In this case, defendants argue that plaintiff has actually pled a violation of federal law in an area in which federal regulation occupies the field and precludes state interference. Defendant further argues that the Telecommunication Act of 1996 imposes a duty upon carriers to submit orders for "a change in a subscriber's selection" of a presubscribed carrier only in accordance with FCC procedures and "by making this duty explicit in the FCA, Congress confirmed its intent that the pre-subscription of telephones for interstate calling is to be governed exclusively by the FCA." Defendant's Brief in Opposition to Plaintiff's Motion to Remand and for Attorney's Fees and Costs, at p. 2 (emphasis included). Because this court does not agree that the Federal Communications Act governs exclusively in this area, the court holds that complete preemption does not apply and remands this case to the state court.
As this court noted in American Inmate Phone Systems v. U.S. Sprint Communications Co. Ltd. Partnership, 787 F. Supp. 852, 856 (N.D. Ill. 1992), the "savings clause" of the Federal Communications Act provides evidence of Congress' intent in enacting the statute. See also Kellerman v. MCI Telecommunications, 112 Ill. 2d 428, 493 N.E.2d 1045, 98 Ill. Dec. 24 (Ill. 1986); Cellular Dynamics, Inc. v. MCI Telecommunications Corp., 1995 U.S. Dist. LEXIS 4798, No. 94 C 3126, 1995 WL 221758 (N.D. Ill. April 12, 1995) ("the Communications Act does not purport to regulate specific sales strategies and marketing devices employed by telecommunications carriers"); Cooperative Communications, Inc. v. AT&T Corp., 867 F. Supp. 1511 (D. Utah 1994). The savings clause provides:
Nothing in this chapter contained shall in any way abridge or alter the remedies now existing at common law or by statute, but the provisions of this chapter are in addition to such remedies.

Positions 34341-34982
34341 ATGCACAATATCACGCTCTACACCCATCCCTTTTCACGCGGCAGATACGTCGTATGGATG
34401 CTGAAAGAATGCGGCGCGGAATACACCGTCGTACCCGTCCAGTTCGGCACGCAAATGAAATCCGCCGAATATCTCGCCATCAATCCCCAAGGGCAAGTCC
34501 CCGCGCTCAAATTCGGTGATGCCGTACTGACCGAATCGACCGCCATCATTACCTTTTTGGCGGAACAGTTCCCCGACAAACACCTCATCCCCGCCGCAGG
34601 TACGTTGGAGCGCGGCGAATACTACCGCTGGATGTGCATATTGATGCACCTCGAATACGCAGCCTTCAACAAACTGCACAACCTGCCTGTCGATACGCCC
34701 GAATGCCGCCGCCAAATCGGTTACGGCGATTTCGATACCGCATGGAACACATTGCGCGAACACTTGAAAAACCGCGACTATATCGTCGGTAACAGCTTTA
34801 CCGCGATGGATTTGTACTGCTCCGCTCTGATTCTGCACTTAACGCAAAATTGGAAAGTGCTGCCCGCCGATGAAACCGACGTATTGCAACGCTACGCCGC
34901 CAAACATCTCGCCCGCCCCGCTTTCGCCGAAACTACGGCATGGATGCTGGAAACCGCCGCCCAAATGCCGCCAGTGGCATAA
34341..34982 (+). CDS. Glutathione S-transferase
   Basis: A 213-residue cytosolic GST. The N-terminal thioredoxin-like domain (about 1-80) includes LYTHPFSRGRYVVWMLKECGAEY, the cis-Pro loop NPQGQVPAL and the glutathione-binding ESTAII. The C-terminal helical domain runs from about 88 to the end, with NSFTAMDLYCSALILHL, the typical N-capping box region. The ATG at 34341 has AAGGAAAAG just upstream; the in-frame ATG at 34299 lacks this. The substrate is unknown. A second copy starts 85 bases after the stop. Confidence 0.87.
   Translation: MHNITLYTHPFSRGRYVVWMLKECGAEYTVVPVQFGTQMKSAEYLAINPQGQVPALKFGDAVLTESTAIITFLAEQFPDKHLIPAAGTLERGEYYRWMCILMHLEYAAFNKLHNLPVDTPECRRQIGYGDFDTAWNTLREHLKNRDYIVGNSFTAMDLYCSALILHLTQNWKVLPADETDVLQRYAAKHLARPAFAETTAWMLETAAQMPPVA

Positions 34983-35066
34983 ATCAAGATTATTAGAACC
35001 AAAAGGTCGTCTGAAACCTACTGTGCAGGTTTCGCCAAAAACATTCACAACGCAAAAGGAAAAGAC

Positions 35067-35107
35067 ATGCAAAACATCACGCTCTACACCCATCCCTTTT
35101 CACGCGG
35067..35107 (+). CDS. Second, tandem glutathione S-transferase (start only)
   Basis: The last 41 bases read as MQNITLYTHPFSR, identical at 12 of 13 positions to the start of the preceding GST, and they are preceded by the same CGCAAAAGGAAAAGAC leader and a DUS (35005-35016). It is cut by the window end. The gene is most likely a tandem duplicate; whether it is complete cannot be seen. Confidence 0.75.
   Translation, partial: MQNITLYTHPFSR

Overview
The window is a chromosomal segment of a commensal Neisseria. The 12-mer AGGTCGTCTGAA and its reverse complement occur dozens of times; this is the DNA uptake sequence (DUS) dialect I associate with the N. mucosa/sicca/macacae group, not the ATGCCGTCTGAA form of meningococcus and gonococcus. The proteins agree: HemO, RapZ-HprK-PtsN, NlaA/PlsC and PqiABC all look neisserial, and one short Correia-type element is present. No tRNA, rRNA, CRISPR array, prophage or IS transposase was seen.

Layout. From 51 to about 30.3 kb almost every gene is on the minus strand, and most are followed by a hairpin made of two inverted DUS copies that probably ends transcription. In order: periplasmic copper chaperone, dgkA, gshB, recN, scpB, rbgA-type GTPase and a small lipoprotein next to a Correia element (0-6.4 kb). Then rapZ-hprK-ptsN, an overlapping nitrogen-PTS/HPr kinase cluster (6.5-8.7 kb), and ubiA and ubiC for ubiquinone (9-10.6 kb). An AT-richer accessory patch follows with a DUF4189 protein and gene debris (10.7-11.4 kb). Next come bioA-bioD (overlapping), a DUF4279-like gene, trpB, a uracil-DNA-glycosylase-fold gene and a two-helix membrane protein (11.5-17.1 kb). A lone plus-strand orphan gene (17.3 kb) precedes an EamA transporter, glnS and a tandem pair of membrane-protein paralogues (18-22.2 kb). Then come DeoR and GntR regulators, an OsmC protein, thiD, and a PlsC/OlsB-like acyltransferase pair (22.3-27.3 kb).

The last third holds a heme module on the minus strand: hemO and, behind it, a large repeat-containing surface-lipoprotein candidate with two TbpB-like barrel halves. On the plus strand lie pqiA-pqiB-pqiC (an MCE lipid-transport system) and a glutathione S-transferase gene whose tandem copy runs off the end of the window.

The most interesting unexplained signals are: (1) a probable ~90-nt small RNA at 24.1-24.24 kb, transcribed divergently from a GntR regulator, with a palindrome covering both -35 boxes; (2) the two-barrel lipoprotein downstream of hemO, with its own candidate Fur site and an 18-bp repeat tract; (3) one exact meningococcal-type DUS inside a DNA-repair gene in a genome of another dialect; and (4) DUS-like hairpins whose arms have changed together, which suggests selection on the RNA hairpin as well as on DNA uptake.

47 U.S.C. § 414. While Section 201(b) of the FCA provides that "all charges, practices, classifications, and regulations for and in connection with [interstate] communication services, shall be just and reasonable" and the new Section 258 of the FCA provides that "no telecommunications carriers shall submit or execute a change in a subscriber's selection of a provider of telephone exchange service or telephone toll service except in accordance with such verification procedures as the Commission shall prescribe," the court disagrees that this language is evidence of Congress' intent to preempt the field. Surely Congress would have been more explicit if it wished to do so, particularly in light of the savings clause. The savings clause leads this court to conclude that Congress intended the Federal Communications Act to supplement, and not completely preempt, the state law that applies in this instance.
Defendants also argue that the duties at issue here arise under and are intertwined with the FCA. Again, the court disagrees. The causes of action that the plaintiff has brought do not conflict with the provisions of the FCA or interfere with Congress' regulatory scheme. Rather, plaintiff, as the master of his own complaint, has carefully alleged state law causes of action that should be decided in state, and not federal, court. Accordingly, plaintiff's motion for remand is granted.